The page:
Cannabis has many healing properties and when used to combat anxiety, pain and symptoms of chronic illness, many Black women have shared that using it as part of a health and wellness routine can have life changing benefits.
During the 2021 ESSENCE Festival of Culture, panelists Michele Harrington, Head of Strategic Partnerships at Foria Wellness, a wellness company that sits at the intersection of intimacy and cannabis, Dr. Safiya Lyn-Lassiter, the founder of Ask Dr. Lyn, a South Florida based company that helps people acquire their medical marijuana card, and Mary Pryor, the co-founder of Cannaclusive, an organization created to facilitate fair representation of minority cannabis consumers, sat down together for a powerful discussion on the positive impacts of normalizing medical marijuana in the Black community.
The women spoke candidly about how positively their success with cannabis as healing has been received by their peers and the community thus far.
“[Cannabis] is a medicine,” says Pryor. “And I think that we have to speak to that more. We have to be more honest about how health and equality affects us across the board, especially as Black women, and what education around this plant can really do.”
Spreading the word is a critical component, explains Pryor, who has been very vocal about using cannabis to help manage her Crohne’s disease.
“There are so many things that are changing every day with how the science works and we have to try to educate each other on a regular basis and not be afraid anymore,” Pryor adds.
After discovering the positive benefits of using cannabis products to help combat her anxiety during the pandemic, Harrington shared the company’s products with some of her close girlfriends and found that they also saw improvements from using cannabis products. Convinced more Black women need to know about the alternative, Harrington reached out to Foria Wellness to offer her services to partner on supporting the popular intimacy brand’s diversity approach.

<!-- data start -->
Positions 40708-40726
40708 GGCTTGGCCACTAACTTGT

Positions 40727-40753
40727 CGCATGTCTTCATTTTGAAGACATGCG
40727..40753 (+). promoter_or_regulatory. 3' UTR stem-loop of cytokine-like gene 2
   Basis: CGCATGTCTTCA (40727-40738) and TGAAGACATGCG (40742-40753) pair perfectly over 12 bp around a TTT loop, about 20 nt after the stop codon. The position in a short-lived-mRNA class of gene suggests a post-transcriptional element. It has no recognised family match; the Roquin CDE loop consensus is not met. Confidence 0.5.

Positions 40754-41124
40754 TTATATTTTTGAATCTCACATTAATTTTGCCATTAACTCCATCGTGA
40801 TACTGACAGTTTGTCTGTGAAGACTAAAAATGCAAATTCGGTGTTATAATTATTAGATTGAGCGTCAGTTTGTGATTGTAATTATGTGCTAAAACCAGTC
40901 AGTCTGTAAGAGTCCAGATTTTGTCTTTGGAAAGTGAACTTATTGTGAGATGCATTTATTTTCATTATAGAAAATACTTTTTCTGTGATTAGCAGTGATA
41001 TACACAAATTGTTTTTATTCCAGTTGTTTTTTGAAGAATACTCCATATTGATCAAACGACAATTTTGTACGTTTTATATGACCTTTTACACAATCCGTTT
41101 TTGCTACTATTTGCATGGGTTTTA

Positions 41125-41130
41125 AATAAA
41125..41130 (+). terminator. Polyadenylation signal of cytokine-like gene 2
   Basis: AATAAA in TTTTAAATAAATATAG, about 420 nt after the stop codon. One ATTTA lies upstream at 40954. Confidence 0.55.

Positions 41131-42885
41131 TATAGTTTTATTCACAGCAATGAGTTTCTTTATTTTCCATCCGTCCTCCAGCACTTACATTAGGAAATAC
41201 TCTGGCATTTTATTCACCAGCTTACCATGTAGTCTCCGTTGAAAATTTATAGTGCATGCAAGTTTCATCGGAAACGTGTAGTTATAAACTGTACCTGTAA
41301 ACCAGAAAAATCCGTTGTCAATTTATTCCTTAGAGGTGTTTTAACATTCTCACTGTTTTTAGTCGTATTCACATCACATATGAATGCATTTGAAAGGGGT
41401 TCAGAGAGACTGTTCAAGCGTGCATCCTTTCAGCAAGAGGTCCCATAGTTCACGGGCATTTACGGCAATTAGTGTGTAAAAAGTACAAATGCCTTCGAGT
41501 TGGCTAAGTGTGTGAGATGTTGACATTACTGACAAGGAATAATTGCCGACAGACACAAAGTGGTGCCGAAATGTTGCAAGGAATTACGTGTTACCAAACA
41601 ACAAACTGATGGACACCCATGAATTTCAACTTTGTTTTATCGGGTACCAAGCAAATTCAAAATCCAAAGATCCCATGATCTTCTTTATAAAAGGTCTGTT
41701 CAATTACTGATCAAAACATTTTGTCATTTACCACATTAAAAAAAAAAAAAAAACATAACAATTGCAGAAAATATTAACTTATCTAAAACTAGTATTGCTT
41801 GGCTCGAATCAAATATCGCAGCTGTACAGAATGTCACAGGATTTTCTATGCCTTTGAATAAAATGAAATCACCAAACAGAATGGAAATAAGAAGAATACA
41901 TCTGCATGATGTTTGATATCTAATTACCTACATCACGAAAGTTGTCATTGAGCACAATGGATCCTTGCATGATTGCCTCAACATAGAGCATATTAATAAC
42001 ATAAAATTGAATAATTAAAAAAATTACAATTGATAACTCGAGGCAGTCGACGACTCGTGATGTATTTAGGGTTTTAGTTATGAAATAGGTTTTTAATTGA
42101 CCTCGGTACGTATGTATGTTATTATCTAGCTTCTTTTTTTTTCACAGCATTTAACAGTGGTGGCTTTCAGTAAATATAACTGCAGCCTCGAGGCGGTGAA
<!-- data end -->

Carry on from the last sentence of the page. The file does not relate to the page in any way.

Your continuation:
“Everybody was raving about their pain relief and using the tonic for their anxiety,” says Harrington. “And I pitched to Foria and said, you’re not leaning into this multi-cultural market. We don’t know about you. I pitched to them and they created a space for me. I pretty much pulled up my seat to the table.”
And we have to keep pulling up to those tables to counterbalance the narrative, insists Pryor.
“There are a lot of stereotypes and things that were told to us about our use of this plant, that simply isn’t true and it’s been kind of used against us in terms of criminalization and not given us a chance to have operational businesses or be included in this industry,” she explains. “But when you think about who’s in jail and who’s seen as the bad guy it’s mostly Black and brown people.”
Both women shared their hopes for how Black women can continue to propel the momentum of this movement forward, as both consumers and entrepreneurs.
“My wellness hope for Black women is conversation and intergenerational sharing and downloading of what we need to live better, be better and want better,” says Pryor. “There are many things that may not have been taught to us given how we’ve grown up, so we have a lot of catching up to do on a regular basis—the willingness and the intent is what matters.”
“My wellness hope for Black women is for us to be intentional with our time and making it a routine to have some sort of me time,” shared Harrington. “If we’re not making time for ourselves and being available and present, it’s not going to allow us to be available or present for anyone else. And also, spreading the word [about cannabis as a tool for healing] and continuing to touch other people so that we’re continuously spreading the message and changing the narrative.”
Watch the full conversation above.